For me as a social researcher it has been very exciting to watch this much-needed and long-overdue initiative come to life in front of my own eyes. For the first time in my career, I felt the things I am learning in one context can be useful in a different one, for the activists who take their fate into their own hands. I also admired the participants’ perspective and ability to grasp both micro and macro levels behind which every care theory or research seems to be lagging.
This is just one instance of how mutual care knows no borders and is a strong message from the domestic workers that have been supporting the smooth operation of society on the front line, pandemic or not. Let’s hear their message as a call for reform of society in the spirit of respect and solidarity for all workers.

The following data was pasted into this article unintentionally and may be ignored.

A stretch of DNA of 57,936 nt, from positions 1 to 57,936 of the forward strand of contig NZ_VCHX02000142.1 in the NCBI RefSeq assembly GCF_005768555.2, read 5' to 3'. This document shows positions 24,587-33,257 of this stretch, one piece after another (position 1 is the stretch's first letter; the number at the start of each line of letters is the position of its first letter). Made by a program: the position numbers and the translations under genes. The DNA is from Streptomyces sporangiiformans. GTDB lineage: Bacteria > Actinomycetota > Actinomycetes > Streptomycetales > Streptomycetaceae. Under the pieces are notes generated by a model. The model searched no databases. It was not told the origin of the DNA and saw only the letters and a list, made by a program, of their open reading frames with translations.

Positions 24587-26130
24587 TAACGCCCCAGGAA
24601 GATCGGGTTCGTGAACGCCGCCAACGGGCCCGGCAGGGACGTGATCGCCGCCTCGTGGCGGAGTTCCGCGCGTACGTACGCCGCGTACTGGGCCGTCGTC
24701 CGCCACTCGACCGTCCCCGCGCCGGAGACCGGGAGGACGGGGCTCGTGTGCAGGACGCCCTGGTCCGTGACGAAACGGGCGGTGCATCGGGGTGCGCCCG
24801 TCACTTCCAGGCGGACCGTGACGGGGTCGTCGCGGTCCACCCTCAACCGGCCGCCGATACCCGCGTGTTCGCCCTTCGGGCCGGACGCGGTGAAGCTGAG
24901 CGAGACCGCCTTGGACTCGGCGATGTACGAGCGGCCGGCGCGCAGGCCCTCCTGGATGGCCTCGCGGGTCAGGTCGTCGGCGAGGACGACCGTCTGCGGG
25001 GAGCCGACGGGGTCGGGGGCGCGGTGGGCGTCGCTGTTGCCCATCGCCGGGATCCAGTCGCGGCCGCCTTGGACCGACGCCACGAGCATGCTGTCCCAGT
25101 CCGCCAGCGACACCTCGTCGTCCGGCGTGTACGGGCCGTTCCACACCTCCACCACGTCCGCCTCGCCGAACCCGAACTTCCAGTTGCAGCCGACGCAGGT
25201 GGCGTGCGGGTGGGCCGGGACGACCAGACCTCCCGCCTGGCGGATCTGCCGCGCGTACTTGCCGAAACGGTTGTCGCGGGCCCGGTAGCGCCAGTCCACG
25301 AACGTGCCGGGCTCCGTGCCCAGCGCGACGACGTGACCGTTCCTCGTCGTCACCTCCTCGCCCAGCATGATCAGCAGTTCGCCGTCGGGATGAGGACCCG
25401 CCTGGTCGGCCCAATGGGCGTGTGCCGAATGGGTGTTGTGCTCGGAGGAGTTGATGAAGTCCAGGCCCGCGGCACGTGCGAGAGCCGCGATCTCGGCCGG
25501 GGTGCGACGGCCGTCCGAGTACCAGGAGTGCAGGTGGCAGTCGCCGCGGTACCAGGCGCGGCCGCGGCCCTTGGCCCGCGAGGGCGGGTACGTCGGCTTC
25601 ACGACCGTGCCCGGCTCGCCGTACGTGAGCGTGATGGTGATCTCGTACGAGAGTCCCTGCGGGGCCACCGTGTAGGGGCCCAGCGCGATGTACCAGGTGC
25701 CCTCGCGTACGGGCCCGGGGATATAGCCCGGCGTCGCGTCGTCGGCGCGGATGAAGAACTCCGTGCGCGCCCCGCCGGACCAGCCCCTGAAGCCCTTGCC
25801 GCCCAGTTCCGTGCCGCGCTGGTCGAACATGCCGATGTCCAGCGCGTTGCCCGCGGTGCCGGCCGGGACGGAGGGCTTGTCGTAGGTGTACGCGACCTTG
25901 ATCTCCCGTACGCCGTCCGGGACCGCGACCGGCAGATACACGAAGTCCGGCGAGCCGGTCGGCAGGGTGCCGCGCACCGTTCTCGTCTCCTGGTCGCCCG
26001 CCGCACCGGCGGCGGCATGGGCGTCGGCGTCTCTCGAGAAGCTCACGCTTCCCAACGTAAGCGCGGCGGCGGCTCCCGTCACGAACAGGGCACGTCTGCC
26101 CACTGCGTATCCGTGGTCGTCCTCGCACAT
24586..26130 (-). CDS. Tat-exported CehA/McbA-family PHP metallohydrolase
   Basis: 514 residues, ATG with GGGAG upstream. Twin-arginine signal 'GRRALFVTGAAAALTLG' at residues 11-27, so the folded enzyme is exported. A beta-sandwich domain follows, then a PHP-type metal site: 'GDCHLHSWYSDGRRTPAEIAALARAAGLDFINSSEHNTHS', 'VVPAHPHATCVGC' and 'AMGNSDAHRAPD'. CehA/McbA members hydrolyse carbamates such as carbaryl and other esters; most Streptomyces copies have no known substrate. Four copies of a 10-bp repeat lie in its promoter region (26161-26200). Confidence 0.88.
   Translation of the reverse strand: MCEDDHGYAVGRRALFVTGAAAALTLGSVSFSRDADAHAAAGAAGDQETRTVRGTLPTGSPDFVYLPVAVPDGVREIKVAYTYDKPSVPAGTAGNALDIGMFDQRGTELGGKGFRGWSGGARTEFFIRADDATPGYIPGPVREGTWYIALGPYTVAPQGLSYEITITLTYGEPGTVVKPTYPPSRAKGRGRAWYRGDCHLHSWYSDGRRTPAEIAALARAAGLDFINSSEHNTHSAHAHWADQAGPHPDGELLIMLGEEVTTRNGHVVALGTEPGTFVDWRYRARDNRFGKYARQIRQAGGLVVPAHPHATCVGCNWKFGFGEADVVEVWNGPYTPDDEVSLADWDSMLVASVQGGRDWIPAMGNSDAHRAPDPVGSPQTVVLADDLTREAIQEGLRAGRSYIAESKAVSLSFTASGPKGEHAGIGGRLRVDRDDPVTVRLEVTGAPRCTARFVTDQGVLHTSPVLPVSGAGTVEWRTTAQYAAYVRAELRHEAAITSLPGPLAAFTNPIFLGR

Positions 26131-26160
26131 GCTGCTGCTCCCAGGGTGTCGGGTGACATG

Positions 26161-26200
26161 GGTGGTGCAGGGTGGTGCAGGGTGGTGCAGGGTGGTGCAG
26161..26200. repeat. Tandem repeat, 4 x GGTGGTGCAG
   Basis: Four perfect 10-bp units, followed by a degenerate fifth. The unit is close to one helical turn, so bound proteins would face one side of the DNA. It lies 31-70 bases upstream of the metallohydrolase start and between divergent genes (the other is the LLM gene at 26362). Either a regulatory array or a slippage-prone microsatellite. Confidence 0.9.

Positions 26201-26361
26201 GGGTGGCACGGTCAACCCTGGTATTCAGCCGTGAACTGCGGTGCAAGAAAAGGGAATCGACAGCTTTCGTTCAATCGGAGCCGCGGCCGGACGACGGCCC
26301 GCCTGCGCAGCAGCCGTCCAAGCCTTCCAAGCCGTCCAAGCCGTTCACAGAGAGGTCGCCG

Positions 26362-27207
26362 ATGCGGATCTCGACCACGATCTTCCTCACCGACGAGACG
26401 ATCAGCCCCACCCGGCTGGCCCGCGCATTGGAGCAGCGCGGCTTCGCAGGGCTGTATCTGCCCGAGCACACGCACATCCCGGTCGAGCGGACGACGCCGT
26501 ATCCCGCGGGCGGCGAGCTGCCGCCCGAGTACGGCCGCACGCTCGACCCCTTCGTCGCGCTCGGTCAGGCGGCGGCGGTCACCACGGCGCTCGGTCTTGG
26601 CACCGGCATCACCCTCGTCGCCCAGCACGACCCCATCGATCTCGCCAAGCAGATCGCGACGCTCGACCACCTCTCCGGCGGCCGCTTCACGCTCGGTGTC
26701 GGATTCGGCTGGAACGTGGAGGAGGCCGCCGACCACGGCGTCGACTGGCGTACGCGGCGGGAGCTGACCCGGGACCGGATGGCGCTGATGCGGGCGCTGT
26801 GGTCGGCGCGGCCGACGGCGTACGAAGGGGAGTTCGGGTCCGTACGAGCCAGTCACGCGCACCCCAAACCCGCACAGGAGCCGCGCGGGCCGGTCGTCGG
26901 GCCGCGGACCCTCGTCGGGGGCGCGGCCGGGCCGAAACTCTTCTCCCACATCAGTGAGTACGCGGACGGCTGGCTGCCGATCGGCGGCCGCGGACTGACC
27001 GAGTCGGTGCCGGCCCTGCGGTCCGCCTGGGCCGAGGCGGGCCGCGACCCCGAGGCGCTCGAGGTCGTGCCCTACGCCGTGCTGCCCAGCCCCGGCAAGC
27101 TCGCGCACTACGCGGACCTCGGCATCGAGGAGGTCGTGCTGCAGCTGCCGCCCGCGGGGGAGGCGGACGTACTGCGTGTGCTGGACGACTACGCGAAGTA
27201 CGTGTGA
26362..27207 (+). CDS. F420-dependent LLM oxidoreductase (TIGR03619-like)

Anna Rosińska is a sociologist of care and domestic work. She is interested in social relationships, reproducing and constructing social inequalities, the intersectional perspective and workers’ activism of marginalized groups. She works at the Ca’ Foscari University in Venice, Italy, within the Marie Skłodowska-Curie fellowship financed by the European Commission.
To read more on this topic, download the Open Access Global Domestic Workers Intersectional Inequalities and Struggles for Rights by Sabrina Marchetti, Daniela Cherubini and Giulia Garofalo Geymonat.